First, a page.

It's important that we understand that the Bible does not require a specific posture when we pray to the Lord, but how we pray and the postures we adopt do speak of our attitude as we are praying. So the website suggested eight postures of prayer, and I'd like us to consider each one and how they speak of our attitudes towards God.
Lying prostrate before God. This is the ultimate posture for expressing humility toward our Father in Heaven. When you get on your face before God, you are indicating your unworthiness to be in His Presence. When God made a covenant with Abraham, Abraham recognized his unworthiness before God and “fell on his face” before the Lord. (See Genesis 17:1–22.) You are admitting your need for His mercy. When the leper came to Jesus for healing, he fell on his face and begged for mercy, saying, “Lord, if thou wilt, thou canst make me clean” (Luke 5:12.) And when you know that the Lord is the only way out of a situation in your life, you are ready to admit you need His deliverance and are willing to ask His help. (See Joshua 7:1-9).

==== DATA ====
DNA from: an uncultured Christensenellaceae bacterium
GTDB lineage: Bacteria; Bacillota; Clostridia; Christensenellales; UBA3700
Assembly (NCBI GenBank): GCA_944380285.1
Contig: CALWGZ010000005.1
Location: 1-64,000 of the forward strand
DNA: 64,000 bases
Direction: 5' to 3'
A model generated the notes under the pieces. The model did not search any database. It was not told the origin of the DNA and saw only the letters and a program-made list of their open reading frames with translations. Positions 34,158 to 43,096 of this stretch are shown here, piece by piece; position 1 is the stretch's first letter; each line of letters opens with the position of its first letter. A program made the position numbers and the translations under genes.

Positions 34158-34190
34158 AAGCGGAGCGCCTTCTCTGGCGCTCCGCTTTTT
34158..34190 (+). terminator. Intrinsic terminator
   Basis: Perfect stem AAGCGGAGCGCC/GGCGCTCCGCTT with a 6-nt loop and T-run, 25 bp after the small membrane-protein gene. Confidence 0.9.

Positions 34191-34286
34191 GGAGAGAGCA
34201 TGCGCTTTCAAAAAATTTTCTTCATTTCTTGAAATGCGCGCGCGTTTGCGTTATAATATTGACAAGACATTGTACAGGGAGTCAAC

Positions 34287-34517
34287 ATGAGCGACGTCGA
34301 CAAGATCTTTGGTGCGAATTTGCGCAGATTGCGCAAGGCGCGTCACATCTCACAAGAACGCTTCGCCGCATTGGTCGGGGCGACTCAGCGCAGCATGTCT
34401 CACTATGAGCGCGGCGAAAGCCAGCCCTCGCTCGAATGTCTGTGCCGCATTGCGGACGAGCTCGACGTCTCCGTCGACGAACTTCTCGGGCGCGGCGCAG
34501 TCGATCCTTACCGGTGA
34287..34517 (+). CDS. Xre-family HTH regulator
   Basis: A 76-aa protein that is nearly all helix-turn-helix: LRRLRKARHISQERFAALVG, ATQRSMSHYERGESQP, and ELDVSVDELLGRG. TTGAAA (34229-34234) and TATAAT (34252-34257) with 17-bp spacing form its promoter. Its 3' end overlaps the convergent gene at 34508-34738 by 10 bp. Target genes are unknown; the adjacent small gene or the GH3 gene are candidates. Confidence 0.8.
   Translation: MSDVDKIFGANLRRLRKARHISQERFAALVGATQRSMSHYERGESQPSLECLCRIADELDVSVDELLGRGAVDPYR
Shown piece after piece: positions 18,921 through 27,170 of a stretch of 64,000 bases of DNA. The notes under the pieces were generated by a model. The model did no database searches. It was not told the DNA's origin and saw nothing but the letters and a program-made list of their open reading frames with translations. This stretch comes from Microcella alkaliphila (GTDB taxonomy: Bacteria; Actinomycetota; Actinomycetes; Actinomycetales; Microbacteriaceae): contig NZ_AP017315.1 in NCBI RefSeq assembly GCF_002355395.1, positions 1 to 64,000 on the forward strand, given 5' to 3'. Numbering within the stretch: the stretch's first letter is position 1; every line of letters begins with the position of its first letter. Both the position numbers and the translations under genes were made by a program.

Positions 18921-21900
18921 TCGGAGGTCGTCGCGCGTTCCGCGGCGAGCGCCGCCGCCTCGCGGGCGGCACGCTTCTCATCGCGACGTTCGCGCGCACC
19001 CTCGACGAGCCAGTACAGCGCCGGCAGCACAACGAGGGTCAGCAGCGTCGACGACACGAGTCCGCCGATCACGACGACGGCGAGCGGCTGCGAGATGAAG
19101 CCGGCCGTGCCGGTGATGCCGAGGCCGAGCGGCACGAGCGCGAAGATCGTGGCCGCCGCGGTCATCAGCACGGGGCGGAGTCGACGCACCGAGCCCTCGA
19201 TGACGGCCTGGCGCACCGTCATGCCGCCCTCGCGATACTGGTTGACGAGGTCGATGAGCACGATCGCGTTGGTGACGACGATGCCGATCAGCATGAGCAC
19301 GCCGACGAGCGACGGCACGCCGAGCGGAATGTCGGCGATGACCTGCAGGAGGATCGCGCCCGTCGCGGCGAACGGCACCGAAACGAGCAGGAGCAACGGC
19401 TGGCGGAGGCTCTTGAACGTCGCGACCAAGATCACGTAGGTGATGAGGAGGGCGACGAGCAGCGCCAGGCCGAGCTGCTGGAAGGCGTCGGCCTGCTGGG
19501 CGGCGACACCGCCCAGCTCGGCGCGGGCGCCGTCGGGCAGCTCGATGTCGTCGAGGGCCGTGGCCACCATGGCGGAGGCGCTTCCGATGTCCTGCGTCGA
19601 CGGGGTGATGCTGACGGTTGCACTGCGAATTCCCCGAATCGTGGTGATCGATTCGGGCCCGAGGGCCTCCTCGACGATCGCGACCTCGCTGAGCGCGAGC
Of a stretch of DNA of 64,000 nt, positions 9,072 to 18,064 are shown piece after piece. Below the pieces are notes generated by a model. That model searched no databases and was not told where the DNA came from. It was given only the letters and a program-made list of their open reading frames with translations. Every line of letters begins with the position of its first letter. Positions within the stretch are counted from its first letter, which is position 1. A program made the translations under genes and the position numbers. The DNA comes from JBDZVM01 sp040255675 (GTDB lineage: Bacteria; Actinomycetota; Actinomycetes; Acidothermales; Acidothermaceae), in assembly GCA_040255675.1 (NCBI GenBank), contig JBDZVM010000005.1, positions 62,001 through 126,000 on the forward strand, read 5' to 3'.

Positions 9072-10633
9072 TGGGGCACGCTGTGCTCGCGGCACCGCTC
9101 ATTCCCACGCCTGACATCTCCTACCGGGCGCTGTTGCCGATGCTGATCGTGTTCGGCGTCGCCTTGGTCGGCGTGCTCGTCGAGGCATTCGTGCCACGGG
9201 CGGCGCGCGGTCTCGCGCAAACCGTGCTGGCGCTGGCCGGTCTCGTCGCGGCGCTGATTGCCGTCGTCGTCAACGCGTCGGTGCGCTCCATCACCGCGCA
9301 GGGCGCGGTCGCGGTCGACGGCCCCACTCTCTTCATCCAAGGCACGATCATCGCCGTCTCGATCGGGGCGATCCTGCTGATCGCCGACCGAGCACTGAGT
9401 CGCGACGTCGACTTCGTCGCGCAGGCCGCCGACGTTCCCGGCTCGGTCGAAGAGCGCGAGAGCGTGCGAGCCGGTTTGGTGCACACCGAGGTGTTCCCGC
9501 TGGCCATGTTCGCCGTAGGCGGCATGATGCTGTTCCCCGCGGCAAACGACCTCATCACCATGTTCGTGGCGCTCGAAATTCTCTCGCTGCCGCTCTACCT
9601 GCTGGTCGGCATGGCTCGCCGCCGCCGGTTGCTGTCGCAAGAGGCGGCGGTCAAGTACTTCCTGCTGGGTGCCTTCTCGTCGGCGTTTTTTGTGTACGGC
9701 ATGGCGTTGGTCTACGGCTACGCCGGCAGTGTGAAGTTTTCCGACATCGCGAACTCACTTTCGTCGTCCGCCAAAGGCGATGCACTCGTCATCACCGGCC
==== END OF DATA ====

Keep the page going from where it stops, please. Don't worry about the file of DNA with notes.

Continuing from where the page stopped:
Bowing before the Lord. Bowing before the Lord shows an attitude of honor, gratitude, and faith; acknowledging that everything comes from His Hand. It is a sign of reverence and an expression of worship. Just as subjects of an earthly king bow out of respect and gratitude for his rulership, so do we followers of Jesus who bow before our Sovereign King. When God answered the prayer of Abraham’s servant, the man “worshiped the Lord, bowing himself to the earth” (Genesis 24:52).
Standing before the Lord. I particularly like this posture because to stand before a ruler indicates that you have a legal right to be
there. It is only through the righteousness of Jesus Christ that we are
able to approach God as His children: “. . . We have an advocate
with the Father, Jesus Christ the righteous: and he is the propitiation
for our sins: and not for ours only, but also for the sins of the whole